<activeProfile>anotherAlwaysActiveProfile</activeProfile>
  </activeProfiles>
  -->
</settings>

Create an Adobe Experience Manager archetype project

You can create an Adobe Experience Manager archetype project by using the Maven archetype plugin. In this example, assume that the working directory is C:\AdobeCQ.

Maven

To create an Adobe Experience Manager archetype project, perform these steps::

1. Open the command prompt and go to your working directory (for example, C:\AdobeCQ).

2. Run the following Maven command:

mvn archetype:generate -DarchetypeRepository=https://repo.adobe.com/nexus/content/groups/public/ -DarchetypeGroupId=com.day.jcr.vault -DarchetypeArtifactId=multimodule-content-package-archetype -DarchetypeVersion=1.0.2 -DgroupId=com.adobe.cq -DartifactId=customer -Dversion=1.0-SNAPSHOT -Dpackage=com.adobe.cq -DappsFolderName=myproject -DartifactName="My Project" -DcqVersion="5.6.1" -DpackageGroup="My Company"

3. When prompted for additional information, specify Y. 

4. Once done, you will see a message like:
[[INFO] Total time: 14:46.131s
[INFO] Finished at: Wed Mar 27 13:38:58 EDT 2013
[INFO] Final Memory: 10M/184M

5. Change the command prompt to the generated project. For example: C:\AdobeCQ\customer. Run the following Maven command:

mvn eclipse:eclipse

After you run this command, you can import the project into Eclipse as discussed in the next section.

Add Java files to the Maven project using Eclipse

To make it easier to work with the Maven generated project, import it into the Eclipse development environment, as shown in the following illustration.

Eclipse

The next step is to add Java files to the com.adobe.cq package. The Java files that you create in this section use the Java JCR API. For information, see http://www.day.com/maven/jsr170/javadocs/jcr-2.0/overview-summary.html.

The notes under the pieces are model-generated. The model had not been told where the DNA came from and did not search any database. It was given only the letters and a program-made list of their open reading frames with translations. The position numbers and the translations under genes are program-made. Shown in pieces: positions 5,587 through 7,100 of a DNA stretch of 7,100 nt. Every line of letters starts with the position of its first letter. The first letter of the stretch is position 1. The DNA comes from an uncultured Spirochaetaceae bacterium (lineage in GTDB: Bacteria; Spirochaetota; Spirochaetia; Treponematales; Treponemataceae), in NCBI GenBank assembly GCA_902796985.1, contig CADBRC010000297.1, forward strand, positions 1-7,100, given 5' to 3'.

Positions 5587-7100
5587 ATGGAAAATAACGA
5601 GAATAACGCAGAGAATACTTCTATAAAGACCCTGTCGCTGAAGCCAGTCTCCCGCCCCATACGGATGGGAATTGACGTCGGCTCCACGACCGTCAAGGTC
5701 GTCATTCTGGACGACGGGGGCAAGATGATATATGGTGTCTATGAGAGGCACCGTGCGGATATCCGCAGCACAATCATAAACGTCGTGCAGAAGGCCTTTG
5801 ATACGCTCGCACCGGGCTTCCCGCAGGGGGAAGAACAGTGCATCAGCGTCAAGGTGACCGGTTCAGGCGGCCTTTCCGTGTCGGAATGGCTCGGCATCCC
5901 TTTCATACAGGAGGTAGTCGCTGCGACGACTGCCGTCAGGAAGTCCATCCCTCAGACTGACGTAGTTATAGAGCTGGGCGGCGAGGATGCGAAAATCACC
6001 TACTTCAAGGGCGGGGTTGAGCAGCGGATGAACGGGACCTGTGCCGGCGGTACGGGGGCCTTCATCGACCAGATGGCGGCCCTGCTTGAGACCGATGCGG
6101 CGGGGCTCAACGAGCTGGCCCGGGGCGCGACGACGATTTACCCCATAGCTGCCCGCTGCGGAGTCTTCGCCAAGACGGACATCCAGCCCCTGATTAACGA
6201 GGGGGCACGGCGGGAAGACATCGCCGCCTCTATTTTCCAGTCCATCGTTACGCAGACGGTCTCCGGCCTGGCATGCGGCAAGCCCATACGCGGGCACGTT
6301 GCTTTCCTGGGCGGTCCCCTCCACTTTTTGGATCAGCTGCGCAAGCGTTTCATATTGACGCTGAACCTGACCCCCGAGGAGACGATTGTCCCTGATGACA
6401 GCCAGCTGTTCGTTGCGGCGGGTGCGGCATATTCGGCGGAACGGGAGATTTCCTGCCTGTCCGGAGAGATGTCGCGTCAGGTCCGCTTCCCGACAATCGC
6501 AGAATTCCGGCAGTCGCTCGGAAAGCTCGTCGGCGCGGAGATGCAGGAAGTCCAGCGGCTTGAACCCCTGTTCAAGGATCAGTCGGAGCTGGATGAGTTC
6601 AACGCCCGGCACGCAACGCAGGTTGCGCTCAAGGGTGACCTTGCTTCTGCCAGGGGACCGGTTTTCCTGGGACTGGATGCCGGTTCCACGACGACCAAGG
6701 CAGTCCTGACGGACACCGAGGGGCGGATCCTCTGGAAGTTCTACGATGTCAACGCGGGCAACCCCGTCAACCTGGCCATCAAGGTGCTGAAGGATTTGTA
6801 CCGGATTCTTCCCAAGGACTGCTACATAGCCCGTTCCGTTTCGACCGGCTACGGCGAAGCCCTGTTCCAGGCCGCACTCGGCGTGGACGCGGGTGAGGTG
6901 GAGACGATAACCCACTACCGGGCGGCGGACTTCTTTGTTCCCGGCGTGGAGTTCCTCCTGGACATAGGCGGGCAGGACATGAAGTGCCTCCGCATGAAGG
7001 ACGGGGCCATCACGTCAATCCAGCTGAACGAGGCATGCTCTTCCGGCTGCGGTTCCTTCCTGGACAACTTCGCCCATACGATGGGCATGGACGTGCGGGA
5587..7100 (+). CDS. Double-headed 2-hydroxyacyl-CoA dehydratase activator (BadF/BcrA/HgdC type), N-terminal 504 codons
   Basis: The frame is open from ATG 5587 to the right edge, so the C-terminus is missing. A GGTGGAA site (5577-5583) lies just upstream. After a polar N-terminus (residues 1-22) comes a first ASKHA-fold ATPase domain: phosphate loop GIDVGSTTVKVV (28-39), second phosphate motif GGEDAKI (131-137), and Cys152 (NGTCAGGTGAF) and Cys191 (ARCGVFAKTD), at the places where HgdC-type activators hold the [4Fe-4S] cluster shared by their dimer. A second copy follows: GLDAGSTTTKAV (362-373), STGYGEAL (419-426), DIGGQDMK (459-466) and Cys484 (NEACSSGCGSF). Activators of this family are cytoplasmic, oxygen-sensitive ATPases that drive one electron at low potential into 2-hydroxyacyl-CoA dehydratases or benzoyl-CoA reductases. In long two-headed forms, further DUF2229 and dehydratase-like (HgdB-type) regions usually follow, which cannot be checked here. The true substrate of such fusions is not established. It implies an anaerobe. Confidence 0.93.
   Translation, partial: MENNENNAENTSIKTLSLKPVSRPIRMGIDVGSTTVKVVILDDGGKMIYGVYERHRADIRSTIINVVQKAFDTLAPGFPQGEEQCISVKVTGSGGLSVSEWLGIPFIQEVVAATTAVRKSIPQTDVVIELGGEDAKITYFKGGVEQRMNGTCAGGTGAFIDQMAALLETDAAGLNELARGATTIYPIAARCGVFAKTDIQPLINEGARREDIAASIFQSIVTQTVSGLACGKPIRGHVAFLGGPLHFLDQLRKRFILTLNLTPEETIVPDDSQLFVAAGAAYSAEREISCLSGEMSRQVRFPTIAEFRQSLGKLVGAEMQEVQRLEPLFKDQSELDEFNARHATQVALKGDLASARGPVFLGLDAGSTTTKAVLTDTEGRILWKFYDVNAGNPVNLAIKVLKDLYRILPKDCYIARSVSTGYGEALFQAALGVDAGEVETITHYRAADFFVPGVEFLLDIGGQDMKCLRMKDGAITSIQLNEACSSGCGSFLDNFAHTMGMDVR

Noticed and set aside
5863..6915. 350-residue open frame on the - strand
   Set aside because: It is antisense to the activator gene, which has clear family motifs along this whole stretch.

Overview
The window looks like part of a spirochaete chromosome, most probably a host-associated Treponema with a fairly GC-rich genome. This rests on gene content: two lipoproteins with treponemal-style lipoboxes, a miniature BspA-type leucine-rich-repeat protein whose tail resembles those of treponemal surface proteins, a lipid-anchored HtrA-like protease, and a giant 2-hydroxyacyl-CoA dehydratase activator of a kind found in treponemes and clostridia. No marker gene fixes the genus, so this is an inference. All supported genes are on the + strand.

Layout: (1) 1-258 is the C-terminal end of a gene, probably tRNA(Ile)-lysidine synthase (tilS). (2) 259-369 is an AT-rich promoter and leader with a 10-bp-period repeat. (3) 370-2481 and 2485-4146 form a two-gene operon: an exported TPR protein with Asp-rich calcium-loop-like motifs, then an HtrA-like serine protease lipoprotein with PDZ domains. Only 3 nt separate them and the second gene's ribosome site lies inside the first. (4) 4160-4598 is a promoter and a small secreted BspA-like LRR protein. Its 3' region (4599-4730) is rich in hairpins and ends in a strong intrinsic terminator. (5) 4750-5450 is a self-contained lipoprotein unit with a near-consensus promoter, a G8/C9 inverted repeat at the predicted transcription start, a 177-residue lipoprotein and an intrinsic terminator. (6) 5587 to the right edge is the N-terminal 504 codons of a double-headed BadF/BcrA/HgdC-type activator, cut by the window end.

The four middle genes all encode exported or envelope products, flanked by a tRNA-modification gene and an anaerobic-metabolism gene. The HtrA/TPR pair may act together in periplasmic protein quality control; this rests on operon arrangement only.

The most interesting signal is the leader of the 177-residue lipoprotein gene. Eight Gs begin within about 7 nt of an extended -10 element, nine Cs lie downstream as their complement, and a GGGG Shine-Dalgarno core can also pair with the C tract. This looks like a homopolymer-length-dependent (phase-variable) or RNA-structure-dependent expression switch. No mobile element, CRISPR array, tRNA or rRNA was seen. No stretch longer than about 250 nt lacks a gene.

Add the following Java files to the com.adobe.cq package:

  1. A Java interface named CustomerService.
  2. A Java class named CustomerServiceImp that implements the CustomerService interface.

CustomerService interface

The following code represents the CustomerService interface. This interface contains a method signature named injestCustData. The implementation logic for this method is located in the CustomerServiceImp class. This method uses the JCR API to store data in the Experience Manager JCR.

 

package com.adobe.cq;

public interface CustomerService {
	
public int injestCustData(String firstName, String lastName, String phone, String desc);

}

Note:

The injestCustData method is invoked from the client web page. This is shown later in this development article.

CustomerServiceImp class

The CustomerServiceImp class uses the following Apache Felix SCR annotations to create the OSGi component:

  • @Component – defines the class as a component
  • @Service - defines the service interface that is provided by the component
  • @Reference – injects a service into the component. 

In this development article, a ResourceResolverFactory instance is injected into the injestCustData method. This instance is required to create a Session instance that lets you persist data into the AEM JCR. To inject a ResourceResolverFactory instance, you use the @Reference annotation to define a class member, as shown in the following example.

//Inject a Sling ResourceResolverFactory
@Reference
private ResourceResolverFactory resolverFactory;

Within the injestCustData method, invoke the ResourceResolver object's adaptTo method to create a Session object, as shown here.

//Stores customer data in the Adobe CQ JCR
public int injestCustData(String firstName, String lastName, String address, String desc)
{        
 
int num  = 0; 
try { 
             
	//Invoke the adaptTo method to create a Session 
	ResourceResolver resourceResolver = resolverFactory.getAdministrativeResourceResolver(null);
    session = resourceResolver.adaptTo(Session.class);

Note: